Olduvai stone chopping tool
From Olduvai Gorge, Tanzania, 1.8-2 million years old
Made nearly two million years ago, stone tools such as this are the first known technological invention. This one is the oldest object in the British Museum.
It comes from an early human campsite in the bottom layer of deposits in Olduvai Gorge, Tanzania. Potassium-argon dating indicates that this bed is between 1.6 and 2.2 million years old from top to bottom. This and other tools are scientifically dated to about 1.8 million years.
Using another hard stone as a hammer, the maker has knocked flakes off both sides of a basalt (volcanic lava) pebble so that they intersect to form a sharp edge. This could be used to chop branches from trees, cut meat from large animals or smash bones for marrow fat - an essential part of the early human diet. The flakes could also have been used as small knives for light duty tasks.
To some people this artefact might appear crude; how can we even be certain that it is humanly made and not just bashed in rock falls or by trampling animals?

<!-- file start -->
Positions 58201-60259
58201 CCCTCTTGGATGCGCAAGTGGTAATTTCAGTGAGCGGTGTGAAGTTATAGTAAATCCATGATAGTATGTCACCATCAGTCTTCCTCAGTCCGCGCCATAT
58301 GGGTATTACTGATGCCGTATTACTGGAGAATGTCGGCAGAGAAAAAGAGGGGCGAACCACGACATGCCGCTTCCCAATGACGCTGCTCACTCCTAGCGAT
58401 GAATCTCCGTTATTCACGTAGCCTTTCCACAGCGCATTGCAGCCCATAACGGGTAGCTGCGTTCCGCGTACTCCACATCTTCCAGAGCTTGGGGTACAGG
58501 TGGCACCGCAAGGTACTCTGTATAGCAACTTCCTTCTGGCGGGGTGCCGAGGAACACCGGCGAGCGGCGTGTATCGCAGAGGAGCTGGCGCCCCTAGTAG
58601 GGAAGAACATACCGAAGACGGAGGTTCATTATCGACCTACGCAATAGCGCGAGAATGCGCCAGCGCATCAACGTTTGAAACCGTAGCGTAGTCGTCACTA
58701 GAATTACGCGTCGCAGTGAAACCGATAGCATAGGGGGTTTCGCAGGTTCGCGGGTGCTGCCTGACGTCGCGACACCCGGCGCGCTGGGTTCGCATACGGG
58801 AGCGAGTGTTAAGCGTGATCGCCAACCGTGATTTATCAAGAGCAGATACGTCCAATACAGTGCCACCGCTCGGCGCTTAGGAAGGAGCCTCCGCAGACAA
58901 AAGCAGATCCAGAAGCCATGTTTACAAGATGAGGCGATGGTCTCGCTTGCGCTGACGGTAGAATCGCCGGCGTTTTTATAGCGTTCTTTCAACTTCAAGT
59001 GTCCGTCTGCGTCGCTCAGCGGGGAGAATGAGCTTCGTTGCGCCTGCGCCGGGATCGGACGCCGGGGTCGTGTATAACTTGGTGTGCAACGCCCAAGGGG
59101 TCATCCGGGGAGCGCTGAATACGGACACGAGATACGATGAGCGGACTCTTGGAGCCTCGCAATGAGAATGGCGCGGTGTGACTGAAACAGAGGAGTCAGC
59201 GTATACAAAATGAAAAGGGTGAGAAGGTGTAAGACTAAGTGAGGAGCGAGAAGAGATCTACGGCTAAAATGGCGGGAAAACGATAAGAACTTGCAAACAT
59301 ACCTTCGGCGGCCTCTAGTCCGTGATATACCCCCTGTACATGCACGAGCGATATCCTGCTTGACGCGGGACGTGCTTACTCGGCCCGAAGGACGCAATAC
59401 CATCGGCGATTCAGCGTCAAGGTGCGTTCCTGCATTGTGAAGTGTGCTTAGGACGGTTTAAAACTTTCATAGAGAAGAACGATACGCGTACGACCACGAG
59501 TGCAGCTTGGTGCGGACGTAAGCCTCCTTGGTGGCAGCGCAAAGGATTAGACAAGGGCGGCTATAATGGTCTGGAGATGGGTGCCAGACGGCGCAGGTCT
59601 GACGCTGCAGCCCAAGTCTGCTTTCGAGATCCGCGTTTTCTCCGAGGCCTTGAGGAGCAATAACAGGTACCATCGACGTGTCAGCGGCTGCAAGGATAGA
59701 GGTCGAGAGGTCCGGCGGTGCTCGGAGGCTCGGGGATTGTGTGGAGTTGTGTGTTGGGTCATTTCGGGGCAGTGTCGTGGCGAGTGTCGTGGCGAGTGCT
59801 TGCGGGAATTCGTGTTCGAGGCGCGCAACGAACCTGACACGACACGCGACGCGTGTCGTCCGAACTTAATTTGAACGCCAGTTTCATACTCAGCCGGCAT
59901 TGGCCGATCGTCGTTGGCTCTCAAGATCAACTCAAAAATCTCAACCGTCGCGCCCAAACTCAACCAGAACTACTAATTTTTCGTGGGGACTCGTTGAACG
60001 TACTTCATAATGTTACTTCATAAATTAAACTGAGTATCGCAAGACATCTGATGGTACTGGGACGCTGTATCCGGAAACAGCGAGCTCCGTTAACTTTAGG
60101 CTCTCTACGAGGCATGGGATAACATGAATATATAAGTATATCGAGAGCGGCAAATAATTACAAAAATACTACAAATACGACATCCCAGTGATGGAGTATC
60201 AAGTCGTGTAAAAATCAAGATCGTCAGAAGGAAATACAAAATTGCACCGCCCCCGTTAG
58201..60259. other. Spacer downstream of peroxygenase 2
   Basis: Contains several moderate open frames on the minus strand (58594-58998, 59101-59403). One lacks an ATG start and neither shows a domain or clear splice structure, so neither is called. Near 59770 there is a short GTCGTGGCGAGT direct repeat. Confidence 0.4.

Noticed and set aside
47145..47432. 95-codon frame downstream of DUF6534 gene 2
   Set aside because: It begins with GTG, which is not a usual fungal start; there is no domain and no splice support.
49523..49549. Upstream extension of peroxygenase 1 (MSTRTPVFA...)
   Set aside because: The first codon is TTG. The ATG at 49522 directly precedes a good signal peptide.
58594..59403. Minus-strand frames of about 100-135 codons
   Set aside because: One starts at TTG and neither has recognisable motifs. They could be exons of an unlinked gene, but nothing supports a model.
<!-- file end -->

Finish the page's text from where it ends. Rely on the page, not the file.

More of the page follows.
A close look reveals that the edge is formed by a deliberate sequence of skilfully placed blows of more or less uniform force. Many objects of the same type, made in the same way, occur in groups called assemblages which are occasionally associated with early human remains. By contrast, natural forces strike randomly and with variable force; no pattern, purpose or uniformity can be seen in the modifications they cause.
Chopping tools and flakes from the earliest African sites were referred to as Oldowan by the archaeologist Louis Leakey. He found this example on his first expedition to Olduvai in 1931, when he was sponsored by the British Museum.
L.S.B. Leakey, Olduvai Gorge (Cambridge, University Press, 1951)
K.D. Schick and N. Schick, Making silent stones speak. Hu (London, Weidenfeld and Nicolson, 1993)
Height: 9.3 cm
Width: 8.1 cm
Depth: 7.2 cm
Height: 9.3 cm
P&E PRB 1934,1214.1